You have picked up the next chart and have drawn your differential diagnosis based on the patient's demographic, chief complaint, and vital signs.

Pattern Recognition vs Probabilistic Diagnostic Reasoning2:

Pattern Recognition See it and recognize disorder ⇓ Compare post-test probability with threshold (usually pattern recognition implies near 100% and so above threshold) | Probabilistic Diagnostic Reasoning Clinical assessment generates pretest probability ⇓ New information generates post-test probability (may be iterative) ⇓ Compare post-test probability with threshold |

You can approach diagnosing diseases by using either of these two patterns or a combination of both. Keep in mind these two methods can also complement each other. Pattern recognition is more of an intuitive approach, often referred to as System 1 thinking. It is much faster, heuristic. Probabilistic diagnostic reasoning may be referred as System 2 thinking, meaning it’s slower, but more analytical and systematic.

After you draw your differential diagnosis and before seeing the patient, you have a pretest probability of the diagnosis that ails the patient. After you obtain a focused history and physical exam, you have gathered information that will help you draw a more accurate post-test probability and narrow your differential diagnosis. The essence of being a doctor does not lie on the tests, therapies, signs, or symptoms, but on how you use them. Every sign and every symptom represents a diagnostic test.

Understanding statistical terms helps us interpret diagnostic test results.

**Sensitivity:**

- SnOUT: If a test has a high sensitivity and the elicited test is negative, you have essentially ruled OUT the disease.
- How accurately the test picks up patients WITH disease

- SpIN: If a test has a high specificity and the test is positive, you have essentially ruled IN the disease.
- How accurately the test picks up patients WITHOUT disease

- This is your pretest probability, used before you go into the room to see the patient.

- Compares results of patients with disease vs patients without disease
- More accurate than sensitivity and specificity
- Helps you derive the post-test probability
- Takes sensitivity and specificity into account simultaneously
- When LR >1 it means the probability of disease increases
- When LR <1 it means the probability of disease decreases
- When LR = 1, the probability of disease is unchanged
- Before ordering a test, eliciting a symptom, or finding a sign, ask yourself: How will the absence or presence of this factor change my post-test probability?
- Use the Fagan Nomogram to determine post-test probability.

**Does the post-test probability drawn after your assessment change your threshold?**

When the post-test probability falls between test threshold and treatment threshold, further investigation needs to be done. If it lies above the testing threshold it is encouraged to treat, but if it falls below the testing threshold, it is encouraged to pursue a different diagnosis.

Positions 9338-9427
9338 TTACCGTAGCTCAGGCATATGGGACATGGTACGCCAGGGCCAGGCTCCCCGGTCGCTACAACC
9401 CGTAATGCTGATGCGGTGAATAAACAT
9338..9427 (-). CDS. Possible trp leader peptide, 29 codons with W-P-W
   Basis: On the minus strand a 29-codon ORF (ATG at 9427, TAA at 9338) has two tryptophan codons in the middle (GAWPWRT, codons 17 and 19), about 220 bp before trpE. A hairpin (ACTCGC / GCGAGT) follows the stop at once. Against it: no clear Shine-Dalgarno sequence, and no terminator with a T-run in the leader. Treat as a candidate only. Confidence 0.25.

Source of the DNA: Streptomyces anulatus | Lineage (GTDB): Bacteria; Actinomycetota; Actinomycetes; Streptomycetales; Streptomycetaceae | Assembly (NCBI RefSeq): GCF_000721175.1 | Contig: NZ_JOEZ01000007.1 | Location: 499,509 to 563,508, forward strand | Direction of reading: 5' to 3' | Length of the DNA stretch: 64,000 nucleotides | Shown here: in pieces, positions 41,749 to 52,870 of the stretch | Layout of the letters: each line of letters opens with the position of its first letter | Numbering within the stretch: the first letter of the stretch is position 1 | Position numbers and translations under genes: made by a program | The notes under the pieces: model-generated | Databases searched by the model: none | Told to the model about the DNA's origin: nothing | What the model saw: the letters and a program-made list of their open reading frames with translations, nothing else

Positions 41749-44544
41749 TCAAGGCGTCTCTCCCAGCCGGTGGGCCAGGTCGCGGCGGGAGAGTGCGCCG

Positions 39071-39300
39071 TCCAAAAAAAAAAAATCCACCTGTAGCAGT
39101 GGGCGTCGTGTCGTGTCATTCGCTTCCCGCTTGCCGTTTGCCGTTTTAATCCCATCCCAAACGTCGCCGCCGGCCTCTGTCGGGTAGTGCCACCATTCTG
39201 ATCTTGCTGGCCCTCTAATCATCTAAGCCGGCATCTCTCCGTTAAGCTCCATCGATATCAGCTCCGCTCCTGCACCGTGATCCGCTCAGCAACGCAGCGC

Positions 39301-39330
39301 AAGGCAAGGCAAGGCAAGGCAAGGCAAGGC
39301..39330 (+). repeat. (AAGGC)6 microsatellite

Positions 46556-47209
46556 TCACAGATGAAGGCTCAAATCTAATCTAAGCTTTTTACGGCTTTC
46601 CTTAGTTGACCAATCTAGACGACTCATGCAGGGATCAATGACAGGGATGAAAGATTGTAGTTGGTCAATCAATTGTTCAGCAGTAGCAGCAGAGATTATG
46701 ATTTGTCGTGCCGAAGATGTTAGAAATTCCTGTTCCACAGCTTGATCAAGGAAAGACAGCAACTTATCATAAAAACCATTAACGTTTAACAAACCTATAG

Diagnostic and Test Threshold 7

There are three aspects that determine test and treatment thresholds:2

- Properties of the test
- The disease prognosis
- The nature of the treatment

Changing testing thresholds

If | Then |

- Test: safe and less expensive
- Disease: worse prognosis
- Treatment: safe and effective
| The LOWER the test threshold |

- Test: not as safe, more expensive
- Disease: benign
- Treatment: not safe or effective
| The HIGHER the test threshold |

Changing treatment thresholds

If | Then |

- Test: safe and less expensive
- Disease: benign prognosis
- Treatment: expensive and major adverse effects
| The HIGHER the treatment thresholdThe characteristics require a higher diagnostic certainty so that we cause less harm from this treatment. |

- Test: less safe, more invasive than the treatment
- Disease: worse prognosis
- Treatment: safer than the test
| The LOWER the treatment thresholdThe treatment may be more preferable than the test. |

Four Lessons of Diagnostic Testing as per David Newman 4

- All tests are imperfect
- Context trumps results
- All tests have a threshold
- Likelihood ratios have it all

**References:**

1. The Rational Physical Examination: Systematic reviews of the diagnostic properties of the history and the physical examination.

2. Users' Guides to the Medical Literature: A Manual for Evidence-Based Clinical Practice, 2nd Edition

3. NNT Website by David Newman that looks into the number-needed-to-treat of different therapies and also the website contains a scale where likelihood ratios can be manipulated to calculate post-test probabilities.

4. SMART EM: by David Newman podcast on diagnostic tests

5. A universal model of diagnostic reasoning. Croskerry, P; Academic Medicine; 2009 Aug;84(8):1022-8.

6. A life at risk: a website with lots of LR on signs, symptoms, tests

7. Hayden SR, Brown MD. Likelihood ratio: A powerful tool for incorporating the results of a diagnostic test into clinical decisionmaking. Ann Emerg Med. 1999. May;33(5):575-80.

8. Anthony K. Akobeng. Understanding diagnostic tests 2: likelihood ratios, pre- and post-test probabilities and their use in clinical practice. Acta Paediatrica; 2007 Apr;96(4):487-91. Epub 2007 Feb 14.

9. Paucis Verbis from Academic Life in Emergency Medicine: multiple cards with likelihood ratios, pre- and post-test probabilities

10. mdcalc: Bayesian, sensitivities, specificities, probabilities: if you know the prevalence, sensitivity, and specificity of a disease mdcalc has a calculator to obtain the likelihood ratios, and the predictive values.

11. Center for Evidence Based Medicine. Interactive Nomogram January 2009